Valerie Yules Letters

July 29, 2010

My spellchecker helps me wert a story

Filed under: humor, spelling — Tags: , , — valerieyulesletters @ 5:59 am

My Spellchecker helps me wert a story

If you are like me and your fringes arr a bit clumsier than they used to be on a kerb yard, it is interesting to see what your Spellchecker suggests to admen your typing splits.  I gaster that all their substations are guenon worsts.

Here is what a short fairy story resulted in when my typing slips were checked by Spellchecker –

Acne upon a tmesis therm was a beatific prises who lidded in a levelly stonk castel on the banns of a girt revere.  She had a pet canny birk, a frog and a sawn, but she had been told that she must ever let them be seen all three together, or something would happen on the lines of the game Paper Stone Scissors.  So she kept one in her room o the windowsill, one on the riverbank, and one in a pion in the courtyard.

And she would say to them, ‘If cony you were a Prince in Disguise, then when I am sixteen there will not be ell the problems tat there have been with my three elder sisters, with Princes cueing form all over and wanting to marry them and going on questions and angering riddles or not being able to or never coming back or woes still coming bock. While al lethe time ter father wanted them to make strategic alliances with other castles down the river and their mooter wanted them to marry the sons of her old schoolf riends back in Braislavinika.  And they – they wee not particularly interested in marae except for the fun of the weddings.  Biot not wall three of the odder sisters had after all been married off, and they arere still not partially interested in their marriages, except for the gorgeous little princesslets and princelings that they burg to visit their loving parents once a yea at the Grato Annual Family Blathering.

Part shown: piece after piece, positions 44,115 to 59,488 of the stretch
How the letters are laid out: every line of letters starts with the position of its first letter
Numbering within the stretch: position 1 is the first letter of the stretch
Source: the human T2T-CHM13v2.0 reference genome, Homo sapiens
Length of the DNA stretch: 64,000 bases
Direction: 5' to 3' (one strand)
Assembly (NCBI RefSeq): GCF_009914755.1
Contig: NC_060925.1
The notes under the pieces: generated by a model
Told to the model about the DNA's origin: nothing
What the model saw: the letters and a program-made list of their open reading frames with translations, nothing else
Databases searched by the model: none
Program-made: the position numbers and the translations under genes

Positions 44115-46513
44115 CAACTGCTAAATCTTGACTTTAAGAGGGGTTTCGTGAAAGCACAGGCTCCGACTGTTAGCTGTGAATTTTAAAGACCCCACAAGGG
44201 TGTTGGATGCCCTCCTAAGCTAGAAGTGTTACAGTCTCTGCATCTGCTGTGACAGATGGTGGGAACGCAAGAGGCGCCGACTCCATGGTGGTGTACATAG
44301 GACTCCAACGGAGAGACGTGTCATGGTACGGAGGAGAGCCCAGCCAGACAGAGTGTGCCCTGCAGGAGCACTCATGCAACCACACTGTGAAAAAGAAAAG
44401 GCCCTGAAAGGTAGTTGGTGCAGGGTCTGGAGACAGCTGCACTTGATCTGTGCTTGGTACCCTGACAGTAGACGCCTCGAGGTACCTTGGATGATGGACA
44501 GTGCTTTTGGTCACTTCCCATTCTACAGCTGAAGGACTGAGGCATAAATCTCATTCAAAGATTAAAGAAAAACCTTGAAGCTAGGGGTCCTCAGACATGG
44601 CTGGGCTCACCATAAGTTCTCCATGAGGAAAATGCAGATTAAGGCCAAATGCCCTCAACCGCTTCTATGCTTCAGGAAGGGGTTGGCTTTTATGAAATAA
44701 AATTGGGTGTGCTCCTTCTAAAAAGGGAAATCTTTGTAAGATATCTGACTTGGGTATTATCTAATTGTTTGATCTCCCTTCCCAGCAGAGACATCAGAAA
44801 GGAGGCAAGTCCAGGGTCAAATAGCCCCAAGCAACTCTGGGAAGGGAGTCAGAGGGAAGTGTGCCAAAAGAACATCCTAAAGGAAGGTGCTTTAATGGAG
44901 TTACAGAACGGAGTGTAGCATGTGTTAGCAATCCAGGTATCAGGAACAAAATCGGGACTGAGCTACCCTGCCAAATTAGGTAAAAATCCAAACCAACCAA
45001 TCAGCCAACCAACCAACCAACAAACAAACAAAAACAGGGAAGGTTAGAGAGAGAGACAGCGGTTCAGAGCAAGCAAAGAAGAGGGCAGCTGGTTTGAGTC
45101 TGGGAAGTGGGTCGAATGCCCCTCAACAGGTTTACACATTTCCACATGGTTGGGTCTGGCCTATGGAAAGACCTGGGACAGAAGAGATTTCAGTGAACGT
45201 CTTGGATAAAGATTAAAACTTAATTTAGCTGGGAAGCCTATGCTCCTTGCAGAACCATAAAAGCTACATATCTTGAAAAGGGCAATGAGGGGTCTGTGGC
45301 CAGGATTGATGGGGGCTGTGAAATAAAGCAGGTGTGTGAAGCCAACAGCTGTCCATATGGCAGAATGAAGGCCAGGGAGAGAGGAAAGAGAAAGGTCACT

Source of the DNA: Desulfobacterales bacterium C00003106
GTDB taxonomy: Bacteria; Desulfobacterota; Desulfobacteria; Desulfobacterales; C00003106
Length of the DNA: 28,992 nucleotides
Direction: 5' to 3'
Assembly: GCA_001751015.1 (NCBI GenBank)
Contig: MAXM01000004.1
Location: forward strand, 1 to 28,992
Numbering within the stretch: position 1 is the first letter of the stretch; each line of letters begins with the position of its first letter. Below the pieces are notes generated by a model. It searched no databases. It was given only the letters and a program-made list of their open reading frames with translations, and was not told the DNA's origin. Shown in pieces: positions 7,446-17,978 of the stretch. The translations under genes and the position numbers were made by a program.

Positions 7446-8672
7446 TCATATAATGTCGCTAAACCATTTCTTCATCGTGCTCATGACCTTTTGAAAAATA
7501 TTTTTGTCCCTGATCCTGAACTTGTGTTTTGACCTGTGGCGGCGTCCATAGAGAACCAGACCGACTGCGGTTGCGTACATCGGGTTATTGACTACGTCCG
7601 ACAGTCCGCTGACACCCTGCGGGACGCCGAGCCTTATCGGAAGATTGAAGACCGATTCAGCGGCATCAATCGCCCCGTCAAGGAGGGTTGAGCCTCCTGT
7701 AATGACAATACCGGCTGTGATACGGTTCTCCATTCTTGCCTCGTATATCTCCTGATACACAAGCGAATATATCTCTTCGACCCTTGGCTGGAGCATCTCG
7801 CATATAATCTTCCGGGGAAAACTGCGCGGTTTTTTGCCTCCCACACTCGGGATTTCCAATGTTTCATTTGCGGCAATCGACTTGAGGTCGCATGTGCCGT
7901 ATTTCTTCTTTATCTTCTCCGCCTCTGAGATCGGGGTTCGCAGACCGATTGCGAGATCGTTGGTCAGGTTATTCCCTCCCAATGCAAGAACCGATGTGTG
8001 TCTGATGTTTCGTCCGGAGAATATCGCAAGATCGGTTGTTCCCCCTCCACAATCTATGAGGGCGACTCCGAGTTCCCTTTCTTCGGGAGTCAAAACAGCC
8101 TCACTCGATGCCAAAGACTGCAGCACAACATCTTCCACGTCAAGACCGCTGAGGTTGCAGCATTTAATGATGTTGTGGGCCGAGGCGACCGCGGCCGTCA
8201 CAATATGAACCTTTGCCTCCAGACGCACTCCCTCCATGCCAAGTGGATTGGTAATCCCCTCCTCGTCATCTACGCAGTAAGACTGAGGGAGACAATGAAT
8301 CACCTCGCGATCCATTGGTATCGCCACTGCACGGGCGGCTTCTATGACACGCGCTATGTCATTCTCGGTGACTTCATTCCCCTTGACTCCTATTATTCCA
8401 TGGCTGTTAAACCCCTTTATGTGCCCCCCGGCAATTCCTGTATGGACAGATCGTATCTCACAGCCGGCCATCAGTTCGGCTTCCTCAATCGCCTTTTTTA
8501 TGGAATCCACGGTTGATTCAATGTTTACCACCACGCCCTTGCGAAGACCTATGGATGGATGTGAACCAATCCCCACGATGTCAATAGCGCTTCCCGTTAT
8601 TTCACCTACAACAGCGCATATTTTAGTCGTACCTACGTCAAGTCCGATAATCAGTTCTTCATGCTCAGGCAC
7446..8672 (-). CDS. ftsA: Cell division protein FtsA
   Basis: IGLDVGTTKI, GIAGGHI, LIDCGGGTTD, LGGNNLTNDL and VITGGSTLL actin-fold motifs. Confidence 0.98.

That was a busy time for the youngest princesses, because the little children were more inversed in the canary, the frog and the swan than they were in their hula hoops or rice puddings, or face it, each other.

So, one day, the story tells . .

Do you want any mors of this?


July 25, 2010

Hoarding – the problem of our age

Filed under: social problems, Uncategorized — Tags: , , , — valerieyulesletters @ 11:34 pm

Hoarding – the problem of our age

Psychologists are now treating victims of Compulsive Hoarding Disorder, people who cannot get rid of belongings until the belongings take over their homes, and even spill into their front gardens.  They are few, but spectacular.

The greater problem are those who have the first step in this disorder, Compulsive Buying Disorder, but then throw out the back door so much that the home is practically bare.  Contrast the cluttered Victorian home with their energetic inventive inhabitants, with the elemental simplicity of the homes advertised in estate agents’ billboards, and the passive dwellers in them, constantly having to buy anew what they threw out before.

Bare simplicity is a problem in today’s libraries and museums. Chucking out is excessive as the past disappears.

The solution to both ends of this disorder, Buying and Keeping so much, is to buy only what you need.  This will upset our present economy, but it is time we moved to another economy, that did not waste so much of our resources to make unused goods that get thrown out, and humanpower, in selling them.

July 24, 2010

Dumbing down

Filed under: social problems — Tags: , , — valerieyulesletters @ 12:16 am

Two things are infinite: the universe and human stupidity; and I’m not  sure about the universe. Albert Einstein